Having been a boarder with a horse(s) for sale in the past - Once I informed the barn owner the horse was on the market it worked like notice. I never got a refund for board paid but I was never required to pay for the rest of the month to make it 30 day notice.
Communication is the key. When you notify the BO that your horse is for sale that is the time to discuss what happens if the horse sells in the middle of the month. That is the time to ask what are you obligations per the board agreement. Make sure everyone is on the same page and things will go smoother and there will be no hard feelings. Good luck.
and actually the more i think about it..... speaking strictly for places with more than a few horses.... why do BOs require 30 day notices?
it seems that if a boarder pays their board and tehn leaves, the BO will SAVE money as the horse will not be there eating hay, using bedding, creating compost, etc etc.
and since the BO has plently of other horses it wouldn't be a case of supplies ordered and not being used......
and for some barns, a horse being gone would be that much less loss for a BO
You require 30 day notice so you can try to fill the stall immediately. Boarding barns are "businesses" and you want to keep occupancy as high as you can and not have an empty stall. There isn't much profit margin in boarding, there is still the rent or mortgage to pay, insurance to pay, utilities to pay....an empty stall doesn't bring in any profit so you want the stall filled ASAP.
Examples: Sally tells me she is giving 30 day notice. I have a waiting list, I call person/s on waiting list to tell them I will have an opening at the end of the month. If someone on the waiting list does want to move in, they have to give 30 days notice at their barn, this way I have a move out and a move in at the same time so I can keep money coming in without a break.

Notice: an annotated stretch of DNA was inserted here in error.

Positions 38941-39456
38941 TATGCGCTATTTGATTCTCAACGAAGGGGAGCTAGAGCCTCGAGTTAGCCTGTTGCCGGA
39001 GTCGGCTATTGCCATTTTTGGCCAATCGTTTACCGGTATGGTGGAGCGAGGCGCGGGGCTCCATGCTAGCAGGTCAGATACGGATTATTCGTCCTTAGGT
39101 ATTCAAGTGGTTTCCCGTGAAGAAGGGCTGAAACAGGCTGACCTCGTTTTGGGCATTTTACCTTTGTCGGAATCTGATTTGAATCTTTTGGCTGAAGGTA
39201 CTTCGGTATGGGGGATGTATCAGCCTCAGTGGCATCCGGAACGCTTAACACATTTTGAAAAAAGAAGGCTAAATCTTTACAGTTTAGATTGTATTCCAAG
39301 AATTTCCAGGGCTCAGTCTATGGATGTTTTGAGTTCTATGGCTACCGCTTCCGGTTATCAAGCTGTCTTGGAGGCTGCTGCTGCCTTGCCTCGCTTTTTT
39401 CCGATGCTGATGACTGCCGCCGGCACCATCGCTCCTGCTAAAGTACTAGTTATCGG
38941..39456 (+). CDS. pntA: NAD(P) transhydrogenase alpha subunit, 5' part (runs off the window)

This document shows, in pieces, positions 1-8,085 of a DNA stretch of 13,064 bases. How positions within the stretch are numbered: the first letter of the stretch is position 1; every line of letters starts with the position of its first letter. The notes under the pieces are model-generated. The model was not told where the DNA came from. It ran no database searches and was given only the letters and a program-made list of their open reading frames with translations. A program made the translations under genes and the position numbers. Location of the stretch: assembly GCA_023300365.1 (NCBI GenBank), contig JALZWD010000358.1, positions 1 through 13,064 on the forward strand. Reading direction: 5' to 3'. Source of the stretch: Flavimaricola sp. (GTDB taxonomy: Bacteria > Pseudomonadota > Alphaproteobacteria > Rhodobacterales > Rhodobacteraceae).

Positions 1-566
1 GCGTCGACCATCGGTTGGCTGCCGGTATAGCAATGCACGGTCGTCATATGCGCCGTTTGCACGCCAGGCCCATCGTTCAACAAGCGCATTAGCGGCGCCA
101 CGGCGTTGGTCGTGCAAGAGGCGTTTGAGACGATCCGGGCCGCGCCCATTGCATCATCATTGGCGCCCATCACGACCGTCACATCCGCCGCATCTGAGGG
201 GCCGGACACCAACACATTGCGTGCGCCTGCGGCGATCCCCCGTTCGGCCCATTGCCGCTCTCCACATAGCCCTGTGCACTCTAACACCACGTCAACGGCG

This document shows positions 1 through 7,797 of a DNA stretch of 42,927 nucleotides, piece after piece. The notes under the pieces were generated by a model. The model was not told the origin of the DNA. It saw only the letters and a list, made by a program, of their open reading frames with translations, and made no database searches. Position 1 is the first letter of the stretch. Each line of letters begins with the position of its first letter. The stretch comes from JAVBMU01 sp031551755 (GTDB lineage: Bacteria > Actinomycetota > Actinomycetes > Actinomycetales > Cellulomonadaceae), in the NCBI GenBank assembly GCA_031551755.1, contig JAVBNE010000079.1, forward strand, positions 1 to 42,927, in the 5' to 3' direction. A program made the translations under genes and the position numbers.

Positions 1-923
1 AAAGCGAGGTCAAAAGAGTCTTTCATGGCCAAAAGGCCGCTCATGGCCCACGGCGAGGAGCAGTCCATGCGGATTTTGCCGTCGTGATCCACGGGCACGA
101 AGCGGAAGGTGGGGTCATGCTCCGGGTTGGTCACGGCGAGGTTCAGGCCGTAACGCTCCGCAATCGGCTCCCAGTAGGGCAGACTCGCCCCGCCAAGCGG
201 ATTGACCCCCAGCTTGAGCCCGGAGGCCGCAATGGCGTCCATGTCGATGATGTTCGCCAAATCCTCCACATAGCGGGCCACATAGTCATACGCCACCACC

If there is no waiting list, or no one on the waiting list takes the stall (situations may have changed, they may have found other alternatives)...then I have a little time to advertise the stall as open - local publications, newspapers, flyers in feed and tack stores, etc.
This usually results in the stall being empty for a bit as it takes time for the ads to be published (say, middle of the month or beginning of the following month) and then for the new boarder wanting to move in having to give 30 days notice to their barn....well this process can result in an empty stall for a month or two.
Every man has a right to his opinion, but no man has a right to be wrong in his facts. Bernard M. Baruch
West of insanity, east of apathy, deep in the heart of Texas.
Originally Posted by mbm
i think the idea of a "sales horse" (and representing them as such to BO) is that they are for sale and the BO would recognize they are there temporarily?
In this market, it can take roughly this side of forever to sell a horse. Once notice in the space of say, six or eight months, isn't sufficient to get you a refund on your "unused" board.
it doenst help the BO fill the stall, altho having a sales horse in a stall is helping the BO bring in income for the time they are there?